P-conflictBut my journey did not end there; on the contrary, my journey was just beginning. Now that I was studying Theatre, the world began opening doors and networks that helped me exceed in my craft in various ways. And one of those open doors and networks is the CUNY/Creative Arts Team. The first time I heard of CAT was straight from my undergraduate advisor’s mouth. At the time, I was unemployed, doing odd jobs here and there, but I always prayed to God that He could help me find a job that would allow me to grow, be flexible, be surrounded by other talented artists who I could work with and learn from, and help people using theatre. At first I asked my undergraduate advisor if the company did drama therapy, to which she clarified: “no, they are more like an education-based theatre company. They are hiring, I spoke with the Executive Director who is a good friend of mine. I can put the word out for you so they can schedule an interview with you.” I have to confess I was scared. There was a part of me that did not want to call CAT. But I also learned in Theatre the importance of taking risks, of taking advantage of opportunities when you see them, so I called CAT and spoke to Rachel Castillo, who was then the Operations Manager, now the Director of Operations and Administration. We spoke, had an interview a week later—which I remember being very warm and inviting with much laughter. And, to this day, Rachel is that way. Although I did not get hired for an acting role which is what I originally thought (good thing I brought my Acting resume and my Administrative Resume), I was hired as CAT’s new scheduling assistant. A position I envisioned as not only the key to helping me get into one of the programs as an Actor-Teacher, but also taught me valuable lessons and skills in the logistical and operational structures of the CUNY/Creative Arts Team. It may not have been drama therapy, but it is education, and if there is one thing I value greatly it is knowledge and knowing how to use that knowledge to help or guide others in life’s struggles.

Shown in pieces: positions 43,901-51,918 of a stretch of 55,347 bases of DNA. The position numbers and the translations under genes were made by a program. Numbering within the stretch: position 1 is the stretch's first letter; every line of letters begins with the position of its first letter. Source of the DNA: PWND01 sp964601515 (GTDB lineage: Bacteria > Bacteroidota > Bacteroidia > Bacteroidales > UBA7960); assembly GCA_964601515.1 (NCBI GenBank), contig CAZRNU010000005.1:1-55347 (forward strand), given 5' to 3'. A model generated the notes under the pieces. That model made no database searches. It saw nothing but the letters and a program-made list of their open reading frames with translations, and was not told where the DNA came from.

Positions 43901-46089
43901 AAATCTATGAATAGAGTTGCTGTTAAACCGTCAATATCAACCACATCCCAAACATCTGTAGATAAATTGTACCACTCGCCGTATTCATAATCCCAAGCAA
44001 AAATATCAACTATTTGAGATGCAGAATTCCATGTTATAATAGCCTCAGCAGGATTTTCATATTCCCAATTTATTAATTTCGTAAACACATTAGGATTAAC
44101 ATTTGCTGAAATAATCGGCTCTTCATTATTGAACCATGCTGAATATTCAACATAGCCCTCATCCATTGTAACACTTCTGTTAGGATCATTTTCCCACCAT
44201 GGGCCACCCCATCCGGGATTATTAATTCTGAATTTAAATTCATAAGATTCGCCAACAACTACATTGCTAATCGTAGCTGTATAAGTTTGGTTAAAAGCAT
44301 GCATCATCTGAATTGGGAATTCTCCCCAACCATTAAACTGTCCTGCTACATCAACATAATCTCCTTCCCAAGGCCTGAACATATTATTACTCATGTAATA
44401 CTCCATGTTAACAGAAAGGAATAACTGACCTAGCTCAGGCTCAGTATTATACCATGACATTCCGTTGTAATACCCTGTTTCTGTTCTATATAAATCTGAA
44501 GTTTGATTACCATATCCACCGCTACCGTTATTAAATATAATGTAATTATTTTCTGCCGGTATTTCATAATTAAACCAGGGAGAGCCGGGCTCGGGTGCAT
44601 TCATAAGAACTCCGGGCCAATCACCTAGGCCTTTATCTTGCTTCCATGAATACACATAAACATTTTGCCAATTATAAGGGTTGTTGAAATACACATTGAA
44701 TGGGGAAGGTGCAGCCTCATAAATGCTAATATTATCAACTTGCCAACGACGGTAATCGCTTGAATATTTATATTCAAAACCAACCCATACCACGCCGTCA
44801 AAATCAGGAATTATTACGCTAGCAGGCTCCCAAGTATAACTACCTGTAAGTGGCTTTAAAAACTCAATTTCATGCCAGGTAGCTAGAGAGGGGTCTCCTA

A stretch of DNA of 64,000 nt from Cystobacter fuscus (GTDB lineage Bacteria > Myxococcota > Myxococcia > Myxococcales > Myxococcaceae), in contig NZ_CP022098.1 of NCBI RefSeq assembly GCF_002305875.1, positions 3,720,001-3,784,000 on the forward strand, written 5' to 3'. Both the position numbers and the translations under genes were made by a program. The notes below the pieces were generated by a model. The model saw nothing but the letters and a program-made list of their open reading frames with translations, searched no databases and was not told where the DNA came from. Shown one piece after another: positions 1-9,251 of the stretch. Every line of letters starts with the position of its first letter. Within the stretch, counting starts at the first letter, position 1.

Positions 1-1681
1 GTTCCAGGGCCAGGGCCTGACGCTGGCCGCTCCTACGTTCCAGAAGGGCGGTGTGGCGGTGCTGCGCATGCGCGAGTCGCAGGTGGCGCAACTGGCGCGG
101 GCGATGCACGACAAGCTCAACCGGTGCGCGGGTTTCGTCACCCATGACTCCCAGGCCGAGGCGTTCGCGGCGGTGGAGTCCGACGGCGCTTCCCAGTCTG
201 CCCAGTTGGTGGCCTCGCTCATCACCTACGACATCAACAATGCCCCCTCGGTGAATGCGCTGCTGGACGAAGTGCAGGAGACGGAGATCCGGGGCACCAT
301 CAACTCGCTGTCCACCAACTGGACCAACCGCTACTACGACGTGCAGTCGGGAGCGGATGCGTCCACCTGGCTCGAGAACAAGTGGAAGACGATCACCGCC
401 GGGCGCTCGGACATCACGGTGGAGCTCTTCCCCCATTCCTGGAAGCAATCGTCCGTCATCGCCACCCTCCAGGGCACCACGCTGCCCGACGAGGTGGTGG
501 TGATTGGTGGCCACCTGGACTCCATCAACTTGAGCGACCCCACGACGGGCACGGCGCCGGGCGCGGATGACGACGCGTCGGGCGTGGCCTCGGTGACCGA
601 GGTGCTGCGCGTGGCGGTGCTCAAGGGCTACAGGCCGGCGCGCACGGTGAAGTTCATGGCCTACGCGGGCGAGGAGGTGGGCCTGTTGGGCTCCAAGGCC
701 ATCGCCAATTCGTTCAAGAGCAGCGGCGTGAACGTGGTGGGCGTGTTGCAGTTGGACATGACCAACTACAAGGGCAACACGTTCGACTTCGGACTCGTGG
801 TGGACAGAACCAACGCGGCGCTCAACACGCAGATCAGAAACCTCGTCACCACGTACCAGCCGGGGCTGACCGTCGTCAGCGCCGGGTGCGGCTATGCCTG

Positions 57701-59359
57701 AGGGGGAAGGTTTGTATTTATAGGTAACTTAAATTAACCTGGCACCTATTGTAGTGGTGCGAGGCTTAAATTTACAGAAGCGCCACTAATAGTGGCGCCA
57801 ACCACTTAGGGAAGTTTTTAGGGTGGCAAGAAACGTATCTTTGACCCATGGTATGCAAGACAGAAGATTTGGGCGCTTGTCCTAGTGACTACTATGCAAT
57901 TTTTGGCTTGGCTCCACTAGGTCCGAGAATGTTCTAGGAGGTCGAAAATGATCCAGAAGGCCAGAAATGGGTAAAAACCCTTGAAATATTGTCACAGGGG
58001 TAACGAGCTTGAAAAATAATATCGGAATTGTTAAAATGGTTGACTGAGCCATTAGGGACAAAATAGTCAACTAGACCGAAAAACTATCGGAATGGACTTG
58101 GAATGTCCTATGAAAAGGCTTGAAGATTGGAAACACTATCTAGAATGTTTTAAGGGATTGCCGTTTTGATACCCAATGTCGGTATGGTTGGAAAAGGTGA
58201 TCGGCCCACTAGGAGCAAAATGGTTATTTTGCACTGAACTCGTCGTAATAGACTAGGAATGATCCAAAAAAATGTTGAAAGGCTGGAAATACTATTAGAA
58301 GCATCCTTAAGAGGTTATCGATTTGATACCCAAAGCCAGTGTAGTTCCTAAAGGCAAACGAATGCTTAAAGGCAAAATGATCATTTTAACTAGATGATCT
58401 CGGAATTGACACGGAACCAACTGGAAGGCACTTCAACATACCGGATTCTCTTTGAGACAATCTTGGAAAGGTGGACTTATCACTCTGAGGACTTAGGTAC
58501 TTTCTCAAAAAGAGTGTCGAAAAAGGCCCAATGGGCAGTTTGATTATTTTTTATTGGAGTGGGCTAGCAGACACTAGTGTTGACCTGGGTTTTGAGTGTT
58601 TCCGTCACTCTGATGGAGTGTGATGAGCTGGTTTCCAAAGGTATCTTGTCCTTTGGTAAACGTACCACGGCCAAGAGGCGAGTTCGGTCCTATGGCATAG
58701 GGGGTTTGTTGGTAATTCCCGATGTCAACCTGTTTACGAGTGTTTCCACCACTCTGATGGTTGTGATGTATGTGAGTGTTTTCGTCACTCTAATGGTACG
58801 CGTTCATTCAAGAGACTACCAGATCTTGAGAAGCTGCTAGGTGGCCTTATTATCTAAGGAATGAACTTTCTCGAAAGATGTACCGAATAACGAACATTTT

P-handsOver the last ten years, I have worked and continue to work with this awesome company. I have grown so much and have had the pleasure to work with diverse programs (Elem/JHS-Afterschool, Special Projects, Early Learning, High School, and College & Adult Program). Each one has shaped my craft and character differently, making me a stronger and more versatile performing artist and educator. I see it every day when I’m out in the field, visiting a new site (whether school, shelter, or correctional facility), meeting a new face, working with different people… I see their engaged eyes, the connection the participants make with the characters my fellow Actor-Teachers and I portray, or the issues we’re presenting at any given moment. Each curriculum we have devised for the needs of the population… the audience gets it, they understand, they see their struggles in the lives of these characters. And then we freeze the scene at its most heightened moment to open the floor to them—allowing ideas to be shared in a safe space, where our participants can speak their minds about the issues they saw and their relation to their own world, and how we as a collective can come up with practical solutions to every day challenges. I hear the testimonies when I’m stopped by strangers who seem to know me, and feel the need to thank me because of the work I did with their group. I hear it when a student says: “I thought college wasn’t for me, until I saw what your character went through. I’m now in my second year at Hostos Community College,” or when a parent says: “Thank you, I wasn’t aware of how even my smallest actions can affect my child,” or, “I didn’t know bullying can also start at home.”

Yes, these ten years at the CUNY/Creative Arts Team have had their ups and downs, and yet contained great blessings. CAT is my second home, an unexpected home away from my immediate family. It is where I have realized the many potentials God has given me in crafting my career and affecting lives in such an impactful way. It is here where I have devised my motto in life—my purpose while I have breath on this earth—to Create, Inspire, and Motivate people through the power of Theatre!

Priscilla FloresPriscilla-Flores
Senior Actor-Teacher
College & Adult Program

Behind the Scenes

TessaTech

Tessa in the booth, 2013 CAT Youth Theatre show